Witcraft: The Invention of Philosophy in English (Hardback)Jonathan Ree (author)
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'We English men have wits,' wrote the clergyman Ralph Lever in 1573, and, 'we have also framed unto ourselves a language.'
Witcraft is a fresh and brilliant history of how philosophy became established in English. It presents a new form of philosophical storytelling and challenges what Jonathan Ree calls the 'condescending smugness' of traditional histories of philosophy. Ree tells the story of philosophy as it was lived and practised, embedded in its time and place, by men and women from many walks of life, engaged with the debates and culture of their age. And, by focusing on the rich history of works in English, including translations, he shows them to be quite as colourful, diverse, inventive and cosmopolitan as their continental counterparts.
Witcraft offers new and compelling intellectual portraits not only of celebrated British and American philosophers, such as Hume, Emerson, Mill and James, but also of the remarkable philosophical work of literary authors, such as William Hazlitt and George Eliot, as well as a carnival of overlooked characters - priests and poets, teachers, servants and crofters, thinking for themselves and reaching their own conclusions about religion, politics, art and everything else.
The book adopts a novel structure, examining its subject at fifty-year intervals from the sixteenth century to the twentieth. Researched over decades and illuminated by quotations from extensive archival material, it is a book full of stories and personalities as well as ideas, and shows philosophy springing from the life around it. Witcraft overturns the established orthodoxies of the history of philosophy, and celebrates the diversity, vitality and inventiveness of philosophical thought.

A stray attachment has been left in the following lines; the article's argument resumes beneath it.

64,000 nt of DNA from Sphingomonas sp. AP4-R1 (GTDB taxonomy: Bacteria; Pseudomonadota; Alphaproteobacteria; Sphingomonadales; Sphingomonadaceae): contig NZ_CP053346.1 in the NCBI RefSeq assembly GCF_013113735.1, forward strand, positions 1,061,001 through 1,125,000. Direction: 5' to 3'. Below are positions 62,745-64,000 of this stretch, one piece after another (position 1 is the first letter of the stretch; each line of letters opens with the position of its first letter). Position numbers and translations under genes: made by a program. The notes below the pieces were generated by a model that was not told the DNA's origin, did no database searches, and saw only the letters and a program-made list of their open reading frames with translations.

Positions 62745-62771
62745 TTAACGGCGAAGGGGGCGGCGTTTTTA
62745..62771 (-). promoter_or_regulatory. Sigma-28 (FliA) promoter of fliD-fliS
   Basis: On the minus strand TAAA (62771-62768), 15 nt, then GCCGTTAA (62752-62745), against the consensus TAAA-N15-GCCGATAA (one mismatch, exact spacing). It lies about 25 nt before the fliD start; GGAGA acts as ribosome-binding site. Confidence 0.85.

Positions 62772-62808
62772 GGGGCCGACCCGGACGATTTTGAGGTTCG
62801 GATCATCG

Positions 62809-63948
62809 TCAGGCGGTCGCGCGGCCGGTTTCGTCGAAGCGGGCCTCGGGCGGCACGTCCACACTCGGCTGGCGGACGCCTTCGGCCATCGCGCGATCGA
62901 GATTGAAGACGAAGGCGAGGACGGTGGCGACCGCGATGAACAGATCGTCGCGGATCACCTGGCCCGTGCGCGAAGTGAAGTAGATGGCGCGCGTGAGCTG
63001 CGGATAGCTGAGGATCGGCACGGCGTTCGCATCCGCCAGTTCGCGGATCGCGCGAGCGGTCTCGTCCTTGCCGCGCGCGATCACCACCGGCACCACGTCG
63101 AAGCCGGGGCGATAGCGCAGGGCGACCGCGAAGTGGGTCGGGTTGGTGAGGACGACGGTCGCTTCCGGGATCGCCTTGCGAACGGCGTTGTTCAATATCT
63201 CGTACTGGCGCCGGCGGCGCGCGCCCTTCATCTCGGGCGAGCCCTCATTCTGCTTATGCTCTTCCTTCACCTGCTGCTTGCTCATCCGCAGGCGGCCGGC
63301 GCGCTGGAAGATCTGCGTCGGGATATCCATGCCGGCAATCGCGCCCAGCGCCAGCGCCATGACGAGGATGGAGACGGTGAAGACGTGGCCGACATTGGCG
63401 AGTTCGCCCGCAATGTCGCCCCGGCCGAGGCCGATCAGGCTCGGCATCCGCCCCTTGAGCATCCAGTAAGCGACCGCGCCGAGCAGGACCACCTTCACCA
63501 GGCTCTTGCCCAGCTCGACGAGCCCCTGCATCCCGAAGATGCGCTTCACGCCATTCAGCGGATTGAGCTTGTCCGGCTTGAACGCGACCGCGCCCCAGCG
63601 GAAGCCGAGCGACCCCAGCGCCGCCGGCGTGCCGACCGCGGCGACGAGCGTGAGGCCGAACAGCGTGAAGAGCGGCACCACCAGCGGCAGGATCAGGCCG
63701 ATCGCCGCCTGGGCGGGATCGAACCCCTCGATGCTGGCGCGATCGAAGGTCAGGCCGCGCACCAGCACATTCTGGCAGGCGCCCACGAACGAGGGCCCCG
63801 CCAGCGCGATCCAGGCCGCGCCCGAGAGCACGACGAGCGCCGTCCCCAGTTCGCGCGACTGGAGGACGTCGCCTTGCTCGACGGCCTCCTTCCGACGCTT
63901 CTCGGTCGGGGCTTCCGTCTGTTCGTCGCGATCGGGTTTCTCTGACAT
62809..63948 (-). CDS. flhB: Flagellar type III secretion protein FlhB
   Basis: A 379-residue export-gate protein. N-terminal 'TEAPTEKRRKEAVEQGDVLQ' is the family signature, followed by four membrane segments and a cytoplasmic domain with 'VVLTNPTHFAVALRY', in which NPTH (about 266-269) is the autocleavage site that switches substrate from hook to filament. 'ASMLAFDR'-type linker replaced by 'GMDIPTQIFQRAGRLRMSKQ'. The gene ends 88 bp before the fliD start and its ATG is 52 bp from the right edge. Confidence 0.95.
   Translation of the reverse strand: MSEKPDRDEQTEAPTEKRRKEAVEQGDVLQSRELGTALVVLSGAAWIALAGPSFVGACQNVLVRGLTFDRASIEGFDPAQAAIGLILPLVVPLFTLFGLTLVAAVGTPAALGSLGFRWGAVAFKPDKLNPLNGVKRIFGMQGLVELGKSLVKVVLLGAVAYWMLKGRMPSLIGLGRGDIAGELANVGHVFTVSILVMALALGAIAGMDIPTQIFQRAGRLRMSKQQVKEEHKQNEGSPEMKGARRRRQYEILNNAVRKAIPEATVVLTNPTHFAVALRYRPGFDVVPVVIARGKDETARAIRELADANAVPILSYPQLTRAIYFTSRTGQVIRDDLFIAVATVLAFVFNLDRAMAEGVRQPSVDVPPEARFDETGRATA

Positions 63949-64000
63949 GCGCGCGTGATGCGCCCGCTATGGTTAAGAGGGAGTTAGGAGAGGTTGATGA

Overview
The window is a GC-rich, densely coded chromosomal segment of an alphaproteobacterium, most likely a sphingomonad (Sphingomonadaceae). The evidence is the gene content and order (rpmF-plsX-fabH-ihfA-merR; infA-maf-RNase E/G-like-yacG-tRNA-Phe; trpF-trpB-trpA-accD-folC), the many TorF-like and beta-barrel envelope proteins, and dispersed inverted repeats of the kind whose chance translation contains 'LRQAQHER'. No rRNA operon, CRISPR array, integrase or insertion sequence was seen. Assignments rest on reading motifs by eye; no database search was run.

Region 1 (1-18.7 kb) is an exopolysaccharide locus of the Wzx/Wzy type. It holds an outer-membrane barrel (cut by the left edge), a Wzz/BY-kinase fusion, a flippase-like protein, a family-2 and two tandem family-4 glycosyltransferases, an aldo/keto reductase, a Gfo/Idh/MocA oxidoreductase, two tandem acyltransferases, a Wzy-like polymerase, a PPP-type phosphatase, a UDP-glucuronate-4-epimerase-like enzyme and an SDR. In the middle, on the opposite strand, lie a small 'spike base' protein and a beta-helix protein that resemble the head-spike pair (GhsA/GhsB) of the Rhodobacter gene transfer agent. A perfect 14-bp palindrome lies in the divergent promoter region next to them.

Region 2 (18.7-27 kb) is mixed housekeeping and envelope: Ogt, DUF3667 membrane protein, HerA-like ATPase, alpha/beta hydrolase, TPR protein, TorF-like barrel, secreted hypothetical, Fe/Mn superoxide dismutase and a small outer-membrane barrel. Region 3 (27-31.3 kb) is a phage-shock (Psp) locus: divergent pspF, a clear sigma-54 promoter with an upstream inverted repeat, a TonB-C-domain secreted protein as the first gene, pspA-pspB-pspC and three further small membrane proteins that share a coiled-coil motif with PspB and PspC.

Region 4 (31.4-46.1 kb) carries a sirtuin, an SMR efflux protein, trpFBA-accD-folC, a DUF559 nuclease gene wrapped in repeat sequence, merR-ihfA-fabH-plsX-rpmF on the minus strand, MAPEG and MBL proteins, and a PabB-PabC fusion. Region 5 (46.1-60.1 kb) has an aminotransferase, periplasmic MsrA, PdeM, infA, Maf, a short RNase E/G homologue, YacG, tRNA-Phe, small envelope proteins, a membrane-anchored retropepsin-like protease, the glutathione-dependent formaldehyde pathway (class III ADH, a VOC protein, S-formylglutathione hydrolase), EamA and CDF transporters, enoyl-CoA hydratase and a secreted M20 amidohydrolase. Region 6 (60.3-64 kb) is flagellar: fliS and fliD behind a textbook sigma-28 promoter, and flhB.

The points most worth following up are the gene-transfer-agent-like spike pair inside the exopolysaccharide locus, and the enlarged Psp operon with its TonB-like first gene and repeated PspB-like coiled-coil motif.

Publisher: Penguin Books Ltd
Number of pages: 768
Weight: 1265 g
Dimensions: 240 x 162 x 48 mm
'A generous and undogmatic account of English philosophy that will delight open-minded readers.' - The Financial Times
'Ree's book may well be the most fun we've ever had with anglophone philosophy. The French Maoist Alain Badiou once told me that English philosophy has its 'cote somnifere', by which he meant it was yawnsomely dull. Ree's book serves as a 750-page retort to that, an intellectual adventure story in which the usual suspects - Bacon, Hobbes, Locke, Hume, Mill - all figure, but get sidelined by his heroes - the oddballs, underdogs and outcasts, many of them women, some of them scary decapitators, who were obliged to operate outside the patriarchal, class-bound academy.' - Stuart Jeffries, The Spectator
'This book is a game-changer. It fills a giant hole that we did not know was there. We will never be able to think of English philosophy in quite the same way again.' - Professor David Wood